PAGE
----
No more -- which is why what happened last week in South Carolina made even the sharpest-eyed political expert squint.

If the political landscape seems out of focus, it is because there has been a fundamental shift in the topography of American civic life. You might even call it a tremor, if not an earthquake, rumbling through the nation as a result of this 21st century development: More blue-collar workers today identify themselves as Republicans than as Democrats.

"This is a significant change, upending all of history from the Roosevelt years on," says William Leuchtenburg, the University of North Carolina emeritus historian who, with more than half a dozen books on FDR to his credit, may be the leading expert on the 32nd president.

"The Great Depression was blamed on Republicans, big bankers and industrialists. At the same time, Roosevelt managed through his relief programs to sustain millions of Americans. The combination of those bound workers to the Democrats."

That's why the new blue-collar affinity for the Republicans is so jarring, but it's based on compelling Wall Street Journal/NBC News survey data produced from interviews of 8,000 people, with a margin of error of a tiny 1.09 percent. Its implications are stunning, changing the way we look at the parties and the way the parties shape their messages, the way they recruit congressional and gubernatorial candidates, the way they behave on Capitol Hill -- and the way the 2012 campaign is evolving.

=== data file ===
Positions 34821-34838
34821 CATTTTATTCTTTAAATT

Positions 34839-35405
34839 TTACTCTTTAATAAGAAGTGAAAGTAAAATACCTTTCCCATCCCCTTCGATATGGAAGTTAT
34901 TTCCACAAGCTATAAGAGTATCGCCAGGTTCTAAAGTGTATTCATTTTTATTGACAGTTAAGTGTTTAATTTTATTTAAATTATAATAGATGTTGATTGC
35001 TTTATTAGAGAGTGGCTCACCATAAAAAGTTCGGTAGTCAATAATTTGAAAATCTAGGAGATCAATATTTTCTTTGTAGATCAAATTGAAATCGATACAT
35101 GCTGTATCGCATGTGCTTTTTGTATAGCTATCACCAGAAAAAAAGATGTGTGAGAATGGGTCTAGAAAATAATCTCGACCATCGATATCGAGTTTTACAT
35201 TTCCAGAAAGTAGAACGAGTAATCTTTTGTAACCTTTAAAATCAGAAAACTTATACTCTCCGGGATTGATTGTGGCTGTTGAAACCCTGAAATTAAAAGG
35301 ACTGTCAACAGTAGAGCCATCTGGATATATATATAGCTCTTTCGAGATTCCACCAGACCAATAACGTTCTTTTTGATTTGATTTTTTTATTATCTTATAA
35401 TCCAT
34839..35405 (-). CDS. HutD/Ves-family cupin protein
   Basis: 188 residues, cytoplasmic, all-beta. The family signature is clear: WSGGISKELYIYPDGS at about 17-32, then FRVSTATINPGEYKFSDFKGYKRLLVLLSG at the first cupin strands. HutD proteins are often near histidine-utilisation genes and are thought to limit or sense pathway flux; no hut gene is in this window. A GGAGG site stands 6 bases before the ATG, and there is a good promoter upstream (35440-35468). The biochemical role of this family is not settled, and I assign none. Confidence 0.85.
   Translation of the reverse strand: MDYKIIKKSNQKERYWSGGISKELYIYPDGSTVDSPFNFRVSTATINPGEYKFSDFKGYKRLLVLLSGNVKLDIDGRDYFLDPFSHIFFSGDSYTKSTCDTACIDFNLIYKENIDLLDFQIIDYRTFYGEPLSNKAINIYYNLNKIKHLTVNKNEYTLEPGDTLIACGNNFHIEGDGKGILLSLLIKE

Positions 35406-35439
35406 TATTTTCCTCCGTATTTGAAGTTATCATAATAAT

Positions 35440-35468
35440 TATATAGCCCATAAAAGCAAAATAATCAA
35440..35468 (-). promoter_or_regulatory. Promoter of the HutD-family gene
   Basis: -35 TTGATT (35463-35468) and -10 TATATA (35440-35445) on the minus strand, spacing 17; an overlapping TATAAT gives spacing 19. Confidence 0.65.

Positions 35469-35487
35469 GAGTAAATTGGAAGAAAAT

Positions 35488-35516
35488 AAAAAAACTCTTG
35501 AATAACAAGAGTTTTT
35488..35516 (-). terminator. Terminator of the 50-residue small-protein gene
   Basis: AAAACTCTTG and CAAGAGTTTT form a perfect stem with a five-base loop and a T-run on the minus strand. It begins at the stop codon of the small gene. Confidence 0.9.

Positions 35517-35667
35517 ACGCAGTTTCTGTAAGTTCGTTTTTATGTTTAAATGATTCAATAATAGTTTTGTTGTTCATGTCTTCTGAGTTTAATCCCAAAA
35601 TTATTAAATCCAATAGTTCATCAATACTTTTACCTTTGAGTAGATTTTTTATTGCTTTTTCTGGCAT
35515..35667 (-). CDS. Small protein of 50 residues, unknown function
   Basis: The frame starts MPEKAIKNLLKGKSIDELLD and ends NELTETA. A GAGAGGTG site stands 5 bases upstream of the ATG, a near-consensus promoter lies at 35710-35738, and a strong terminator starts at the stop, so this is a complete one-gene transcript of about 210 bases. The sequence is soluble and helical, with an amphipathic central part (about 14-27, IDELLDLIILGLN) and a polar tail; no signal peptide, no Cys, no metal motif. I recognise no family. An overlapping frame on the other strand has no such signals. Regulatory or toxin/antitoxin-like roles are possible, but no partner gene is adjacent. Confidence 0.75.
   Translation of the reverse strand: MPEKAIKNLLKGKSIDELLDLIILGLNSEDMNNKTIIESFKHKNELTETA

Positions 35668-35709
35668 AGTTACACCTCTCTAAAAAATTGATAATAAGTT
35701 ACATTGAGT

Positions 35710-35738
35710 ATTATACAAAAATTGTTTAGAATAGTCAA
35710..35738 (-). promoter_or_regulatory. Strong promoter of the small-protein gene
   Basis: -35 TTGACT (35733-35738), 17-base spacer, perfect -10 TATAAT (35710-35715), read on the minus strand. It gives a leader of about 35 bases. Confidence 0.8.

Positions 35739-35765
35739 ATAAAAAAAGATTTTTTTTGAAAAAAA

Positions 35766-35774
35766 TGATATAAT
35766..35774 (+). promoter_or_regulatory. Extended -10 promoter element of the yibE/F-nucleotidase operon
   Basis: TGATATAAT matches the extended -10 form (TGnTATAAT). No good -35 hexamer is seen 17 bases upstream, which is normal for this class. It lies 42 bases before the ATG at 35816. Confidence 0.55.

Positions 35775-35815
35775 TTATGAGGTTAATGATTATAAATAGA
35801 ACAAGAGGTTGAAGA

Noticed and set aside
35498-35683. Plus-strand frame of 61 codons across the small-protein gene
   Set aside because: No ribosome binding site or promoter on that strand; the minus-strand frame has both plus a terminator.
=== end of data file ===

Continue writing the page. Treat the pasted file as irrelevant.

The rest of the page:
Perhaps most startling of all: Poll figures show that as many Republicans as Democrats blame Wall Street bankers for the nation's economic crisis.

All this explains why the Republican candidates, first in New Hampshire and most recently in South Carolina, have undertaken a searing and searching critique of capitalism, transforming all of our established beliefs that led us to assume that the Democrats were the party of blue-collar workers (and labor) and that the Republicans were the party of business (and capital).

The irony of this is that while the move of blue-collar voters toward the Republican Party began with Richard Nixon, who in 1968 cultivated voters who fell under the shorthand of "hard hats," and accelerated with Ronald Reagan, who in 1980 deliberately sought votes from workers who became known as Reagan Democrats, the real change in the character of the Republican Party may have come during the House speakership of Newt Gingrich.

It was Mr. Gingrich who bid the GOP to look beyond its usual patrons on Wall Street and on the Business Roundtable and who tilled new political soil, creating a profile for himself if not for the GOP as being anti-government but not pro-business.